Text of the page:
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II. Information Regarding Jews in Bacau until the mid XIXth century

Starting in the XIXth century, the sources of documentation regarding Jews in Bacau become more numerous. There are also statistical documents which show that, among other things, the movement of the Jewish population and the role they played in the economic life of the town.

In this historical time, we witness in Moldova the destruction of the feudal system structure through the replacement of the agricultural and forestry with those of the trade economy. The production and distribution of goods gained more and more importance. However, during the first few decades of the century, the size of this process was quite small in Bacau. We come across that from the monograph of the city of Bacau at the beginning of the XIXth century: “In 1820, the city was in its infancy and consisted of very few houses”1.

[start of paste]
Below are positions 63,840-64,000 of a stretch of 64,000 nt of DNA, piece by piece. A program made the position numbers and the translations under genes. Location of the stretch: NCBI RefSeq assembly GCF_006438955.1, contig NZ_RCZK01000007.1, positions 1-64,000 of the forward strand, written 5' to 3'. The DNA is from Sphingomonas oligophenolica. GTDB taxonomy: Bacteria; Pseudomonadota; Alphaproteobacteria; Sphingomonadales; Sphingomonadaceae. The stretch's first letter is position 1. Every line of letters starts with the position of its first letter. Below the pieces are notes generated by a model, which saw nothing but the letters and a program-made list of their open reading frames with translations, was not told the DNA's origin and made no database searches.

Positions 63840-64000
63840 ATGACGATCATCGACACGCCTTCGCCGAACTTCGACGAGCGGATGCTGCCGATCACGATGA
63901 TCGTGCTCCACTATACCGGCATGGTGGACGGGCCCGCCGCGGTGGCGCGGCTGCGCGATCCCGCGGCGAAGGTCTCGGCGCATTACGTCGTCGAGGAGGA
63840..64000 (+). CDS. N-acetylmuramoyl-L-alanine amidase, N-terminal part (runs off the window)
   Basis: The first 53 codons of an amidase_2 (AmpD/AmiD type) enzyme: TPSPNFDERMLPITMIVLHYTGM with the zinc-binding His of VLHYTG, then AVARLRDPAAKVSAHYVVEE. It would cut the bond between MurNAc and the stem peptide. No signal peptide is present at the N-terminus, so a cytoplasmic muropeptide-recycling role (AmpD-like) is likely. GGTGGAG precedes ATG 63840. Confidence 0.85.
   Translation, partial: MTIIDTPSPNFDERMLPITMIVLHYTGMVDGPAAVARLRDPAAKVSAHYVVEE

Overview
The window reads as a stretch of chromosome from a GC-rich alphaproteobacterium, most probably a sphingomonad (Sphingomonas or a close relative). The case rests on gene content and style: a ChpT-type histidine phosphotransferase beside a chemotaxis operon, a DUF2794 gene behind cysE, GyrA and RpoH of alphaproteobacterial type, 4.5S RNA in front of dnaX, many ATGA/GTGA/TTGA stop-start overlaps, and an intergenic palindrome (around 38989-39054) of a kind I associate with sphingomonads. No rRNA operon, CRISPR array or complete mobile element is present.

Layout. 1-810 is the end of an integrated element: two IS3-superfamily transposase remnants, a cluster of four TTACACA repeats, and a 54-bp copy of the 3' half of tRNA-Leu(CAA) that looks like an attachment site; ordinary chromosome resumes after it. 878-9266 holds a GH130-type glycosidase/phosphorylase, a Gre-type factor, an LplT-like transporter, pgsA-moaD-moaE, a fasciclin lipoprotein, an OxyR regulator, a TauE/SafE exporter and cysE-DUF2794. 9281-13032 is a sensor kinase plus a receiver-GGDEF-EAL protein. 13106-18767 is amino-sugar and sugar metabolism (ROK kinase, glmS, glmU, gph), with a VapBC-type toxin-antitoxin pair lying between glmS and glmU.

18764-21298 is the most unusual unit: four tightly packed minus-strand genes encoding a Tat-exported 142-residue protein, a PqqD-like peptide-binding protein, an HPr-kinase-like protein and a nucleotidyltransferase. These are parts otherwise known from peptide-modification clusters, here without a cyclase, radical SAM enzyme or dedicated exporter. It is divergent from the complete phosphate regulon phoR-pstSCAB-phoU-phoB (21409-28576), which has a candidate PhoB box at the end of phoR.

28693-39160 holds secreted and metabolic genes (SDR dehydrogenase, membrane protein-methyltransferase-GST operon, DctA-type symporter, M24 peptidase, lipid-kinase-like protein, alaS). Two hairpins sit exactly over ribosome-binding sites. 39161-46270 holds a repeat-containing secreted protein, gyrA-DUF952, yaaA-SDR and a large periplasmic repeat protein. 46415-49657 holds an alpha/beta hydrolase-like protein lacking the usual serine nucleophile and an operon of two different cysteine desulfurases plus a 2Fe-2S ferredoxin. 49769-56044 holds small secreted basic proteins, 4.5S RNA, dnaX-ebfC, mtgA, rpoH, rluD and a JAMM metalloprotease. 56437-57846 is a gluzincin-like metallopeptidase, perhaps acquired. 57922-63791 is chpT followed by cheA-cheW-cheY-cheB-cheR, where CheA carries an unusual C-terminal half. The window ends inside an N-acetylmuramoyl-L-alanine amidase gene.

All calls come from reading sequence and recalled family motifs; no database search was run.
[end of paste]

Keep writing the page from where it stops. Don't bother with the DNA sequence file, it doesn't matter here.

In fact, the census of the city of Bacau from 1820 mentions the existence of only 22 houses owned by the Nobility, and a population of only 1000 people in total2. Out of the 138 tax payers, there were 55 families of Jews which had an official paper called a Hrisov given by the treasury where they were paying taxes. It is probable that these 55 families consisted of about 200-250 people, meaning that the Jews represented a fifth of the total population. In one of his works, Verax mentions as well a number of 55 families of Jews in Bacau for the year 1820 3.

The census also mentions the presence in Bacau of persons who were originally from other countries but had retained their original citizenship to benefit from fiscal advantages. It is possible that there were also Jews among them, however few in number since “the census of foreign citizens in Moldavia” from 1824-25 shows that only 57 foreign citizens existed in Bacau at that time; even in 1828, the number of foreign citizens in the county of Bacau did not get larger than 87 people, out of which only 12 resided in the city of Bacau4.

A more comprehensive statistical data shows up in the next decade. Although some sources5 note that in 1830 the Jewish population consisted of 220 “souls”, there are facts that prove a growth process of the Jewish population had already started.